by Lance Turner
Posted 2/8/2013 01:37 pm
Updated 1 year ago
You can download the PDF of the complete state Division of Legislative Audit report on Arkansas' Medicaid program, administered by the state Department of Human Services, right here.
The report, released Friday afternoon, comes as Republican legislators, facing the possibility of expanding the state's Medicaid program under the Affordable Care Act, have said they want to root out fraud within the Medicaid program, which provides health care coverage for the poor.
The report looks at several areas of the Medicaid program from fiscal years 2009-2012, including recipient eligibility, provider eligibility, data privacy and program integrity.
For its report on Medicaid eligibility, the audit took a sample of recipient files and found expenditures for recipients whose income exceeded program limits or who failed to provide required documentation of their eligibility. From that information, the audit generated an error rate for ineligibile recipients for each fiscal year.
The error rates for each year were:
- Fiscal year 2009 - 15.48 percent (based on 155 cases with 24 ineligibile recipients)
- Fiscal year 2010 - 6.67 percent (based on 645 cases with 43 ineligibile recipients)
- Fiscal year 2011 - 3.27 percent (based on 153 cases with 5 ineligibile recipients)
- Fiscal year 2012 - 14.09 percent (based on 149 cases with 21 ineligibile recipients)
In all, the audit says the errors resulted in $1.36 million in payments to eligibile recipients in those fiscal years.
In its response to the findings for 2012, DHS noted that auditors changed their sample from previous years to focus on the Medicaid Spend-Down categories, of which there are about 1,000 active cases at a time.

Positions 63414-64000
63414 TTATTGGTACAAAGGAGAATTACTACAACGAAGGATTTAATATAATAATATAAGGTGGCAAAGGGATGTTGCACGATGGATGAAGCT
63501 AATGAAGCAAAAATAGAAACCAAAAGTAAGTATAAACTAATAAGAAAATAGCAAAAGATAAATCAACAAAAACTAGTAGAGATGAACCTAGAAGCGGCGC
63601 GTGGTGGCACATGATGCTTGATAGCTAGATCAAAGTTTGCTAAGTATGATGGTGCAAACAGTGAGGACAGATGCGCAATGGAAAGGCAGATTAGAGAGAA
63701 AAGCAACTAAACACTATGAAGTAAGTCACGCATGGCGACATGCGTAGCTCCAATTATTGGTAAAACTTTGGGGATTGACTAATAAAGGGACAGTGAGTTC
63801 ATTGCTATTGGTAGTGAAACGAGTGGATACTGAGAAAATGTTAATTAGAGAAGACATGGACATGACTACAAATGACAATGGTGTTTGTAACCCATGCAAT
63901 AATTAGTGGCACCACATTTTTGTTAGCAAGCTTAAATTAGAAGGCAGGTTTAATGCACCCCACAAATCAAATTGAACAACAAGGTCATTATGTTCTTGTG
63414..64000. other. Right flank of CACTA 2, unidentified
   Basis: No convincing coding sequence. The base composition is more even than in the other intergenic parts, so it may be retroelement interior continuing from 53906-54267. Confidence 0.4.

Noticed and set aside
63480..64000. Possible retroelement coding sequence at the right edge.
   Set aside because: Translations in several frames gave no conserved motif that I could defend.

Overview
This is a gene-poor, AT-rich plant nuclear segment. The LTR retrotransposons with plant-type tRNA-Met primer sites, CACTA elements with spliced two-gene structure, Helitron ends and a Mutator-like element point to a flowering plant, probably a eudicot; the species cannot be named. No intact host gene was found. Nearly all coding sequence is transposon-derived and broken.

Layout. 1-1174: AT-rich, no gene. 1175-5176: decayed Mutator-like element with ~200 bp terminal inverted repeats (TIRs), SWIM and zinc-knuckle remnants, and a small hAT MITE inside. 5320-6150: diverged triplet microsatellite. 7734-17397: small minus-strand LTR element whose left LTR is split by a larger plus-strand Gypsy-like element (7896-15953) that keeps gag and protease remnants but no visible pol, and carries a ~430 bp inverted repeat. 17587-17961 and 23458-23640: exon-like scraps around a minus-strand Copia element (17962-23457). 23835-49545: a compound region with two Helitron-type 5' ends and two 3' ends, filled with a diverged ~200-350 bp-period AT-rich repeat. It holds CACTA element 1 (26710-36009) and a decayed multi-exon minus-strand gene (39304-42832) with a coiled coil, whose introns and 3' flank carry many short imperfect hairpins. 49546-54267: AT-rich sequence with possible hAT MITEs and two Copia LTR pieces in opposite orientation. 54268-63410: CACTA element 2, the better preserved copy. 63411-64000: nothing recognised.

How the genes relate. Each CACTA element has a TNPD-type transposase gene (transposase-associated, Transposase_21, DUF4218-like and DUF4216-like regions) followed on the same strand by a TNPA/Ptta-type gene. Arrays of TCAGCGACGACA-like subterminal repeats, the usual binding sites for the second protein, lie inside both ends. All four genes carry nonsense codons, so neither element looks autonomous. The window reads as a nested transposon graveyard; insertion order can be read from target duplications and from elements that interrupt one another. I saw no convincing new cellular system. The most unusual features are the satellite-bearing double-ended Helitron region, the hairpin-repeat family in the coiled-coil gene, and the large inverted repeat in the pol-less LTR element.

"All of the error cases identified in the [state fiscal year] 2012 audit were from this small group of Medicaid eligibles," the DHS response said. "[Division of County Operations, which oversee eligibility,] disagrees with four of the cited errors, but appreciates learning that DCO staff was misapplying a section of the Spend-Down policy. DHS will clarify the policy and retrain staff. The audit did not identify any errors in the remaining sample case from other Medicaid coverage categories."
The audit also had criticisms of the programs Program Integrity, or PI, Unit, which oversees Medicaid program reimbursements. The audit said the director of the PI Unit doesn't report to the DHS or Division of Medicald Services director, and the unit did not issue six reports detailing improper payments of nearly $80,000.
In its response, DHS noted that the PI Unit is under the Division of Medicald Services, and that its office is two doors down from the DMS director office.
"The PI Unit manager is free to contact the director to discuss investigations, reports, or policy concerns, and has done so a number of times over the past year," DHS said. "These conversations include informal, unscheduled one-on-one discussions as well as more formal and larger meetings."
DHS also said the PI Unit "completed and issued 410 reports in [state fiscal years] 2010, 2011, and 2012. The amount collected to date from these reports totals over $3.8 million, nearly the same as the final questioned costs."
House Speaker Davy Carter, R-Cabot, has said results of the audit could affect discussions over whether to expand program.
"There's a perception out there that there is some waste, abuse and fraud in the system, and whether or not that's accurate, or to the extent that's accurate, maybe this report will help in that analysis," Carter said last month. "If it's something that's eye-catching and materially bad -- and that's proven over the coming days and weeks to be the case after we vet the report -- then that makes it awfully hard to dive into something else before you go in and address problems."
The Arkansas Human Services Department last month told The Associated Press that agency officials believe the samples used by the Division of Legislative Audit to compile the report don't give a fair portrayal of management of the program.